Editorial | Trial by Twitter

by

The rhetorical war over the U.S. national security space launch program reached a fever pitch in May amid the confluence of Space Exploration Technologies Corp.’s lawsuit challenging the U.S. Air Force’s sole-source rocket contract with United Launch Alliance and Russian threats to restrict the use of Russian-built engines on a ULA workhorse vehicle. 

Not surprisingly, SpaceX Chief Executive Elon Musk, who made his fortune in the tech business, has taken the battle to Twitter, which allows him to instantly reach a global mass audience with short bursts of commentary. Unfortunately, Mr. Musk has crossed a line in publicly accusing, via Twitter, a former Air Force rocket buyer of improperly leveraging that position to land a cushy job with Aerojet Rocketdyne, a key ULA supplier.

The official in question is Roger S. Correll, who until recently was the Air Force’s program executive officer for space launch. According to the National Legal and Policy Center (NLPC), an organization dedicated to promoting ethics in public life, Mr. Correll, a civilian, negotiated the $11 billion block buy of 36 launch vehicle cores from ULA on behalf of the Air Force, then turned around and went to work for Aerojet Rocketdyne as vice president for government acquisition and policy.

In a May 18 post on its website, the NLPC cited Mr. Correll’s hiring as yet another example of the so-called revolving door that sees influential U.S. government officials going to work for companies with which their agencies routinely do business. The article noted that this practice has been associated with scandal in the past — it specifically cited one infamous case — but stopped short of actually accusing Mr. Correll or Aerojet Rocketdyne of any wrongdoing.

Mr. Musk exercised no such restraint. In a tweet posted May 22, he did his best to slap a guilty verdict on ULA, Aerojet Rocketdyne and Mr. Correll: “V likely AF official Correll was told by ULA/Rocketdyne that a rich VP job was his if he gave them a sole source contract.”

In a subsequent tweet, Mr. Musk offered his evidence: “Reason I believe this is likely is that Correll first tried to work at SpaceX, but we turned him down. Our competitor, it seems, did not.”

Those tweets were way out of line. In the first place, whatever role Mr. Correll played in negotiating the ULA contract, the decision to do the block buy in the first place was not his — it came from the very top of the Pentagon acquisition hierarchy. Frank Kendall, undersecretary of defense for acquisition, technology and logistics, ordered the block buy in 2012 as part of a two-pronged strategy for bringing down the Defense Department’s launch costs, the other prong being the introduction of competition.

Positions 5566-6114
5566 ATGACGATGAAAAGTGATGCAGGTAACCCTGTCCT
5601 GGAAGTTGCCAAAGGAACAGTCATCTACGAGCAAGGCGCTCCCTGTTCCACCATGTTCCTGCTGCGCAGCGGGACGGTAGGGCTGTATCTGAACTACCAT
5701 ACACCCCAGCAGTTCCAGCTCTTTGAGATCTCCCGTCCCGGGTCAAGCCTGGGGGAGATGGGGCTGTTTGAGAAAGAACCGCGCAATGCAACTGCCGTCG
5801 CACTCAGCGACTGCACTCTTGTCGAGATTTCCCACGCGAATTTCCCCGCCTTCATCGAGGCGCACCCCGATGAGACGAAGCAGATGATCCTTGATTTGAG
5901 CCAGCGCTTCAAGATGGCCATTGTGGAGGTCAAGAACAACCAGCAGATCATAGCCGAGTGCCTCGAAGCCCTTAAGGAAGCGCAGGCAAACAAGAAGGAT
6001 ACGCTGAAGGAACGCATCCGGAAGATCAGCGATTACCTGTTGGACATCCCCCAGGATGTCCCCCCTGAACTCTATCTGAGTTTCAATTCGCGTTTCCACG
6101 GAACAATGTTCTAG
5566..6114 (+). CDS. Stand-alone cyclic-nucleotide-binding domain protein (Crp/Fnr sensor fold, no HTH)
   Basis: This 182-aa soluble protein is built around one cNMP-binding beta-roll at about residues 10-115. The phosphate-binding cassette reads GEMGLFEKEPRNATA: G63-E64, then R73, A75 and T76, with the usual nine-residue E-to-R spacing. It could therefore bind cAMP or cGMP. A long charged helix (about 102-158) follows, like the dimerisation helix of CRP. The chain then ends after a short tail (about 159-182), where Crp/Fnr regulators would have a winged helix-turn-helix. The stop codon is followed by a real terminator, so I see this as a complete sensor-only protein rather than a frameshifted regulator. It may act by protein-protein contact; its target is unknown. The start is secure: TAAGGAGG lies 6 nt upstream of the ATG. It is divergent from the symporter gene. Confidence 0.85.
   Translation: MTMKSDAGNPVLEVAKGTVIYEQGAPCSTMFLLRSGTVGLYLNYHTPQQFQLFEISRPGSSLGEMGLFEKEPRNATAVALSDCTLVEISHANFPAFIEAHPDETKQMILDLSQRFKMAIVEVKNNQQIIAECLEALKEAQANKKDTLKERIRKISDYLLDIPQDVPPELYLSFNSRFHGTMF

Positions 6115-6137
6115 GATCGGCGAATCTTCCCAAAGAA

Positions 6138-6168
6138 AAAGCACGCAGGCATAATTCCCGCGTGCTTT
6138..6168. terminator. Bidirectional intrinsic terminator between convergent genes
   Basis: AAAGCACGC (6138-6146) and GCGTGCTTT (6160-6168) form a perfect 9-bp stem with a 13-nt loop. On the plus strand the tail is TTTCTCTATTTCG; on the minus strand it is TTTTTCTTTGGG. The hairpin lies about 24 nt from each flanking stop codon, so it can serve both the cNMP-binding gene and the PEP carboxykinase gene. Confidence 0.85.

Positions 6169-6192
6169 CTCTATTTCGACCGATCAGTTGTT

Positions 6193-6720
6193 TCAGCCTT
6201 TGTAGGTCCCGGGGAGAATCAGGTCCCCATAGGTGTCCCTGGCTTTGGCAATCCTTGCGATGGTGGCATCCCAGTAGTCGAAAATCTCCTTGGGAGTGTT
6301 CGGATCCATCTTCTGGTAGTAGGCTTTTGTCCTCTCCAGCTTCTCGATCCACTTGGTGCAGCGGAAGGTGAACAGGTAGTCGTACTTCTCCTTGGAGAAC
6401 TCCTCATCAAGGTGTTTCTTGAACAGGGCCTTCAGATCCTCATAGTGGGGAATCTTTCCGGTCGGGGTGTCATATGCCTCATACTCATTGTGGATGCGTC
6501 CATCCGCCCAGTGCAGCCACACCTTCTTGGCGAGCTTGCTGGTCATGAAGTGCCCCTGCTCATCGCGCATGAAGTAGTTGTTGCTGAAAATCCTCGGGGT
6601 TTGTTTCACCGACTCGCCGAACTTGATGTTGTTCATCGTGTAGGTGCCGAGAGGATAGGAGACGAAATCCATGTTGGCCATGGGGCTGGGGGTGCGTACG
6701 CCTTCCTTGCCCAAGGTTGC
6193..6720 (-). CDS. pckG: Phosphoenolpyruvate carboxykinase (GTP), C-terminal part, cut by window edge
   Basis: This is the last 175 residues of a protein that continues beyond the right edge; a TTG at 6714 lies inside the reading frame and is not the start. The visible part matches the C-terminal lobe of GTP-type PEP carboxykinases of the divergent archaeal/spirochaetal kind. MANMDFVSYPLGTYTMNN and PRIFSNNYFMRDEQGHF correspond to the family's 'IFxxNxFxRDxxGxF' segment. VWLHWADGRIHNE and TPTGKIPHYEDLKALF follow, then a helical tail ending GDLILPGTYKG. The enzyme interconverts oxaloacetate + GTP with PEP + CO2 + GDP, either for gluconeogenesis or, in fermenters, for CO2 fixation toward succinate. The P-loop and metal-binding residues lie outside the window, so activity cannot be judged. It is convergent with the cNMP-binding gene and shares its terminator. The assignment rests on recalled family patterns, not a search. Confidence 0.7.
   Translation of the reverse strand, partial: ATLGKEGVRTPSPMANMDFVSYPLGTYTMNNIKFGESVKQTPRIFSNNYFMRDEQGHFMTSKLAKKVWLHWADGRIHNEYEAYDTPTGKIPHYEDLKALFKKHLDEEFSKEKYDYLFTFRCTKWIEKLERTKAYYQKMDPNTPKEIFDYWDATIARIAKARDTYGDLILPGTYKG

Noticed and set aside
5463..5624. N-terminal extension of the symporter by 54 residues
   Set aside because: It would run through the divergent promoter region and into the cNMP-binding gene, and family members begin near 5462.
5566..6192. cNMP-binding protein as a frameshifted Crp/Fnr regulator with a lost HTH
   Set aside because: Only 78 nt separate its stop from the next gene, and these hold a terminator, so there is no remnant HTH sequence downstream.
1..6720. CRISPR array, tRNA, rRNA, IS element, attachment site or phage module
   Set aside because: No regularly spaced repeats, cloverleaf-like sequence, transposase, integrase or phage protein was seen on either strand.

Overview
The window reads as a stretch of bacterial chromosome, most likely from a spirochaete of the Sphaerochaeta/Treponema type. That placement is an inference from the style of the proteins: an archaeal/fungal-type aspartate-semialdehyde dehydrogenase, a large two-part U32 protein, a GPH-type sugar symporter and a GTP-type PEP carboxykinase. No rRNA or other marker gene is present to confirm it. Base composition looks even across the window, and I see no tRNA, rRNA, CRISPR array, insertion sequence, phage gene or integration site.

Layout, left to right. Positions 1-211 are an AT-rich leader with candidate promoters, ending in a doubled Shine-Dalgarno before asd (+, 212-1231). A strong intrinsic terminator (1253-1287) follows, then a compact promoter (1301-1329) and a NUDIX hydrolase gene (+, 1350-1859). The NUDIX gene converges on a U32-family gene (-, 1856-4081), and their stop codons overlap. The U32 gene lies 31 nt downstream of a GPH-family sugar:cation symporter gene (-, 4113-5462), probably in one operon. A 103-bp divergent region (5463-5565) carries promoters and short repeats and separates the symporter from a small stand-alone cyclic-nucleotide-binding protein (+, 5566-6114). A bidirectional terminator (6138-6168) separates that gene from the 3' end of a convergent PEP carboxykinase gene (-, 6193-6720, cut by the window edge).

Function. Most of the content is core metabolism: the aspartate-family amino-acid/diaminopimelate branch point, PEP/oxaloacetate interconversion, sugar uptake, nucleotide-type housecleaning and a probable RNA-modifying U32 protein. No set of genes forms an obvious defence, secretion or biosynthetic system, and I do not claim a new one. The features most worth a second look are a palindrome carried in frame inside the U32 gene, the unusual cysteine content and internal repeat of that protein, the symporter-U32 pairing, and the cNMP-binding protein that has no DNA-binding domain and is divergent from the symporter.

Secondly, even if Mr. Correll was turned down for a job at SpaceX, so what? If anything, that only suggests there was no quid pro quo involving Aerojet Rocketdyne, since Mr. Correll otherwise would have little reason to seek employment with SpaceX. 

Besides, the pool of companies that would be inclined to pay top dollar to someone with Mr. Correll’s expertise is a small one, which obviously includes SpaceX and Aerojet Rocketdyne. Mr. Musk himself is not above playing the revolving-door game: It’s no secret that SpaceX has put former government officials involved in the space launch enterprise on its payroll. 

Mr. Musk is of course entitled to voice his opinion, and certainly he has a huge stake in this matter. But his public indictment, on the basis of appearance alone, reeks of sour grapes. It was a cheap shot at best; at worst, it was a cynical ploy designed to sell the narrative that SpaceX is not getting a fair shake from the Air Force.

Either way, Mr. Musk has unfairly, perhaps irreparably, impugned reputations. Bear in mind that Mr. Musk has nearly 700,000 Twitter followers — an audience approaching the subscribership of two widely read magazines, The Economist and Wired — and his tweets were picked up as news stories by leading outlets including the Associated Press and The Washington Post.

In the wake of the NLPC article, SpaceX amended its legal challenge to the block-buy contract to note Mr. Correll’s hiring. Separately, Mr. Musk has called for, via Twitter, the Air Force inspector general to investigate the matter.

That’s fair play. Revolving-door hires can indeed turn out to be as shady as they initially appear, the most obvious example being that of Darleen Druyun, the former top Air Force acquisition official who was convicted of corruption after taking a job with Boeing, to which she had just awarded a multibillion-dollar contract for refueling tanker aircraft. 

If the appropriate U.S. authorities smell something fishy in this case and opt to launch an investigation, so be it. But Mr. Musk’s warrantless accusations are of no help in this regard. They can only complicate that decision while soiling the reputations of people who, based on currently available evidence at least, have done nothing wrong.